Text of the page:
Advertisement

Intensive Care Medicine

, Volume 45, Issue 3, pp 367–370 | Cite as

Prediction of optimal outcomes in organ transplantation

  • Daniele PooleEmail author
  • Stefano Skurzak
  • Mandeep R. Mehra
Editorial

Organ transplantation represents a durable therapeutic option for end-stage organ diseases. Long-term outcomes, cost-effectiveness and health utility benefits for transplantation remain unparalleled despite the emergence of novel alternative treatment paradigms across organ systems. Archetypes of such advances include mechanical cardiac support, lung pumps and the nascent field of genetically derived therapy and regenerative medicine [1]. Principles of organ transplantation center around three critical concepts: utility (maximize benefit, avoid harm), justice (diversity and equity), and individual respect (autonomy for decision making). Application of these principles has led to increasing indications, higher age limits and broader use of organs worldwide, with the exception of pancreas and intestine transplants [2]. Yet, maximizing these altruistic principles remains unfulfilled in some areas because problems of access, payment systems and allocation strategies create implementation heterogeneity. The ability to benchmark and predict outcomes to achieve greatest benefit constitutes a backbone for achieving the prime goals of transplantation.

Key drivers of successful transplantation balance adequate numbers of organs with appropriate allocation to the right individual. The first requires increasing awareness for organ donation and maximal recoverability of offered organs. The second task is optimal matching of donor organs to recipients under the utility, justice and autonomy framework [3]. This transplant benefit concept was introduced to equitably balance urgency (the risk of dying while awaiting an organ) with utility (life-years gained after transplant). Thus, economic modeling around this charter requires reliable prognostic models to predict wait-list survivorship and post-transplant morbidity and mortality. Although, for physicians, correct outcome predictions may not have immediate effects on single patient management, they provide standards to compare with to assess center performance, allowing the design of targeted corrective interventions of clinical practice.

Prognostic model generation has been facilitated by mandated registries for organ donation and transplant which collect epidemiological data, patient-level information, and allow timely monitoring of transplantation activity. Several organ-specific registries exist, supported by academic communities of various organ systems [the International Society of Heart and Lung Transplantation (ISHLT) for heart and lung, the European Liver Transplant Registry (ELTR) for liver, the European Renal Association – European Dialysis and Transplant Association (ERA-EDTA) for kidney, the International Pancreas Transplant Registry (IPTR) for pancreas, the International Intestinal Transplant Registry (IITR) for intestine], national and international collectives (Eurotransplant, Scandiatransplant, Collaborative Transplant Study) [4, 5]. While overall survival appears homogenous across different geographic areas in short (1 year) and intermediate terms (5 years) [5], marked heterogeneity of case-mix, access opportunity, processes of care, and allocation strategies persist. For this reason, direct comparison of outcomes may not reflect performances of different organizational models. Thus, generalizable prognostic models are essential to guide local resource allocation and practice.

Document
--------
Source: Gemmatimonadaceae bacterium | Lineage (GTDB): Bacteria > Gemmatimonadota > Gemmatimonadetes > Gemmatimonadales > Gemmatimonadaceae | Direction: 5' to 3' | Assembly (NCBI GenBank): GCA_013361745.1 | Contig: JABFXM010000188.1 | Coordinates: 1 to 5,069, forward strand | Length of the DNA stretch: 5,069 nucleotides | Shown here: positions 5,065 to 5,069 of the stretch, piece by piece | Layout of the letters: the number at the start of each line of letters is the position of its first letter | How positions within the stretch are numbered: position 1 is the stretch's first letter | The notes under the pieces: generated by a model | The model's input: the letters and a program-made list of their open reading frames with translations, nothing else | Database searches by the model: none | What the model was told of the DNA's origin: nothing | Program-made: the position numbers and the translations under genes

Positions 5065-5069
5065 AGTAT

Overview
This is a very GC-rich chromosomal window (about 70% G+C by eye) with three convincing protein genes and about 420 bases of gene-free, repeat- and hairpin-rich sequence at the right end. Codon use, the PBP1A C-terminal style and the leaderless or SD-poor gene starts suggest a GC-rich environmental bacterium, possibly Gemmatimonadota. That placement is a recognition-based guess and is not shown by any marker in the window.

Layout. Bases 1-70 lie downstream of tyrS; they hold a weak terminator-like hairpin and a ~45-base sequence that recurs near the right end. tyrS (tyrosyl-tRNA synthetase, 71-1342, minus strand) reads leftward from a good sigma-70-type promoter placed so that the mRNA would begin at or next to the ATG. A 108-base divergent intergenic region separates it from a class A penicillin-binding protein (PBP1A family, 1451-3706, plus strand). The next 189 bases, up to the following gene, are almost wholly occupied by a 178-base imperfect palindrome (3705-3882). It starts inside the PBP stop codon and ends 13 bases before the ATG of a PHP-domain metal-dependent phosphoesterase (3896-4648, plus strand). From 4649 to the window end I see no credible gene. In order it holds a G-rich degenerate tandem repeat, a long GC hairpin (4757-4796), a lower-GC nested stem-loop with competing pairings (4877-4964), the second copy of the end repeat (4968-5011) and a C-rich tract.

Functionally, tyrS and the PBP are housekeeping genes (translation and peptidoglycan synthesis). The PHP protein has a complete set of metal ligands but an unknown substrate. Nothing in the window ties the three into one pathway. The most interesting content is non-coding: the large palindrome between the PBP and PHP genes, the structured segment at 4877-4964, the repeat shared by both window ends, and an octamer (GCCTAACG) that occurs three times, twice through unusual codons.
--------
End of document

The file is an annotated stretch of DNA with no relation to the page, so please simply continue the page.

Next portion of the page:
In this regard, assessment of donor–recipient matching in terms of survival is quite complex. Among organ recipients, those less ill have longer survival compared to those at risk of imminent death, but comparisons made between patients with the same severity on the waiting list with relatively long survival, even if not transplanted, reduce observed benefits of transplantation. Another problem is that models with few variables do not maintain predictive ability when applied beyond the constraints of the development cohort (effectiveness gap in external validity). Such underfitted models fail to account for critical differences in the case-mix of individuals and may lead to erroneous decisions (Fig. 1c).
Fig. 1

Let us assume that we are developing a model from a large body of variable data that has significant scatter (a). We may develop an overfitted model, which describes every element of the dataset at hand (b). We may also develop an underfitted model when we do not account for the most important predictors of outcome (c). Actually, we notice great variability around the regression line (the variability “explained” by the model, the R2, is only 33%). Over- and underfitted models, for different reasons, will provide skewed predictions when tested on external cohorts (this is why external validation is mandatory before using a prognostic model). A good model, should account for most important predictors keeping an eye on parsimony. In our example, separation of risk by “gender” in the analysis, improves the model fit considerably (d; R2 = 79%)

As an example, the Model for End-Stage Liver Disease [6] uses three variables while the Heart Failure Survival Score [7] includes seven parameters. Both stratify patients in severity to evaluate transplant candidates, but are heavily influenced by important unmeasured prognostic factors. The opposite problem, overfitting, occurs when excess variables are used to model common and rare features of the cohort (Fig. 1b).

Another crucial internal validity assessment step is to verify that models provide reliable predictions within subgroups defined by variables included in the model. If this condition is not met, the model will be skewed and will misrepresent the prediction outcome when tested on populations with a different proportion of the subgroup [8]. Further, discrimination (the ability to separate low- from high-risk patients) and calibration (which measures the closeness of observed event rates and those predicted by the model) should be assessed [9], the latter often being overlooked in transplantation. Models may have one and not the other of these two properties. For example, if in a cohort of patients we define predicted mortality using observed mortality (say, 25%), we will have perfect calibration (25% predicted vs. 25% observed), but the model will not be able to discriminate between survivors and non-survivors because they will all have the same score.